The other thing to remember is that each day offers me spaces. There are quiet moments to savor, flowers in bloom, warm outdoor air, and sunshine. Yes, the rest of May is one long task list. Yes, June is double booked every weekend and a whole week in the middle. Yes, August is week-long convention followed by week-long convention with dropping a child at college sandwiched in between. But July is almost empty. I keep skipping over it when I’m toggling my calendar, discounting the spaces there because of what comes before and after. I’m a little afraid to hope for calmness in July, as if I’d rather be surprised to find it instead of using the hope of it to get me through. Mostly though, I need to stop looking so far ahead. I can not solve June today. Instead I should focus on this week and the empty spaces between me and Storymakers conference on Friday. My life is not as crazy as my stress would sometimes have me believe.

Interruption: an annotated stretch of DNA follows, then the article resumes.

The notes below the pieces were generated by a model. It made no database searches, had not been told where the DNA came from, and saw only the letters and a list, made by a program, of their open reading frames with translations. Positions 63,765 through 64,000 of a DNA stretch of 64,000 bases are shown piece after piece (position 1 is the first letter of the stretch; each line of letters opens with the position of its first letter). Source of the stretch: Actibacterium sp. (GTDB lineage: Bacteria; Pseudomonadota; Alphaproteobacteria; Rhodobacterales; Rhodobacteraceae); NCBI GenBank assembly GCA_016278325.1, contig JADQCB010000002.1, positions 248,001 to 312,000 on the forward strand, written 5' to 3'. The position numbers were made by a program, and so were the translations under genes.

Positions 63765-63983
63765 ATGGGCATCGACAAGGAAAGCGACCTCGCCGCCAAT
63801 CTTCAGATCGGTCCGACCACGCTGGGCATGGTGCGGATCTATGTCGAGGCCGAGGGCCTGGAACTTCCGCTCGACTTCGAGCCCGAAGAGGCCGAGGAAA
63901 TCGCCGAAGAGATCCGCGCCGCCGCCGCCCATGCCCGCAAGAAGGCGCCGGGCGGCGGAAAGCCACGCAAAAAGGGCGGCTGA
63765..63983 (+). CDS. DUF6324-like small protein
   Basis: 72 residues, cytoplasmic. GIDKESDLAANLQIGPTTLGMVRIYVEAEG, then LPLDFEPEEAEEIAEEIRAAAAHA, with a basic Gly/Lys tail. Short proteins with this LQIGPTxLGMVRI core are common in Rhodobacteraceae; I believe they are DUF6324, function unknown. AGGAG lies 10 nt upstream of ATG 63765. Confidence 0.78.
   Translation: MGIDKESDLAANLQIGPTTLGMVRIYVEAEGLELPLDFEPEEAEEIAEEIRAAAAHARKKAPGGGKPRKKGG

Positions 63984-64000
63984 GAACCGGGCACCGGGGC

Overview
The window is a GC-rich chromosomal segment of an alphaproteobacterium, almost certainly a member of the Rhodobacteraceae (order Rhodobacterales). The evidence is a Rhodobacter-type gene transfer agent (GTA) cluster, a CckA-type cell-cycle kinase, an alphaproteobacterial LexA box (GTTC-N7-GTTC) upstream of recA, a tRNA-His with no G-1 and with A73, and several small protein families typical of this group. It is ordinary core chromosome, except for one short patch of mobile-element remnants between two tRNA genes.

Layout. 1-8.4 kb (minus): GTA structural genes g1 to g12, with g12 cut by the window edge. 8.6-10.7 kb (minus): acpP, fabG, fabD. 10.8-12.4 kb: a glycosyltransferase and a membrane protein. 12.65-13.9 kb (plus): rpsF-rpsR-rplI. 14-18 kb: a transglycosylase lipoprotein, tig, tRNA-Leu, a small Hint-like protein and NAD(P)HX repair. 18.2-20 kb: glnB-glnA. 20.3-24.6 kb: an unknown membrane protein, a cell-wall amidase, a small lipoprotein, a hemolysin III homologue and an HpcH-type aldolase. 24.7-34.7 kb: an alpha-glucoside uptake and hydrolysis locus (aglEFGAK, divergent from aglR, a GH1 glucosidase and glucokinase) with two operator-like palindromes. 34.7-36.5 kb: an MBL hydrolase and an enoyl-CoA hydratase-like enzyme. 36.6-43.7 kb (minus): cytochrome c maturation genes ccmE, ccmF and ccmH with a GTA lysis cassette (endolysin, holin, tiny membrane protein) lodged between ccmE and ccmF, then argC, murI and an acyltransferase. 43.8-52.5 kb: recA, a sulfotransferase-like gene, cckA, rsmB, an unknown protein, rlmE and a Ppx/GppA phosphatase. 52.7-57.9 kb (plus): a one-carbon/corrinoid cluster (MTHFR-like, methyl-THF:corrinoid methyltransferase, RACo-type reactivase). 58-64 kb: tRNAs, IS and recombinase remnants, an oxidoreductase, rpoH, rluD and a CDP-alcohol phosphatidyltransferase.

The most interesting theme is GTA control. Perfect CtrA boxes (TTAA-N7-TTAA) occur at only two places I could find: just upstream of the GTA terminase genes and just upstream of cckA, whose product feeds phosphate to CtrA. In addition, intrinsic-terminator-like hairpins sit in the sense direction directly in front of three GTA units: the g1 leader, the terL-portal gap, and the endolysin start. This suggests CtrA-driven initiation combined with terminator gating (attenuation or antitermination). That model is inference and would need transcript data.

“What have you got to do today?” Howard asked me first thing in the morning. He was headed for the shower and knew that his day was full of completing the last pieces for The Body Politic. There were words to write and pictures to draw; he was the one who had to do it.
I am tired, worn from being the keeper of the schedule all week long. I track all my people, all their appointments, many of their tasks. I track more than I should, but it takes conscious effort for me to let go of things once my brain has flagged them as important or as likely to turn into a crisis if they aren’t managed well. On Saturday my alarm does not go off. Instead I lay in bed until my eyes open of their own accord. I’d like to spend the whole day free of assignments, but the week spills over and the weekend becomes the time when we do all the things that there was not time to do on the other days. For the past several weeks my Saturdays have been full of events and appointments, today was blissfully clear, a blank square on the calendar. It meant that my approach to the day could be free form instead of focused.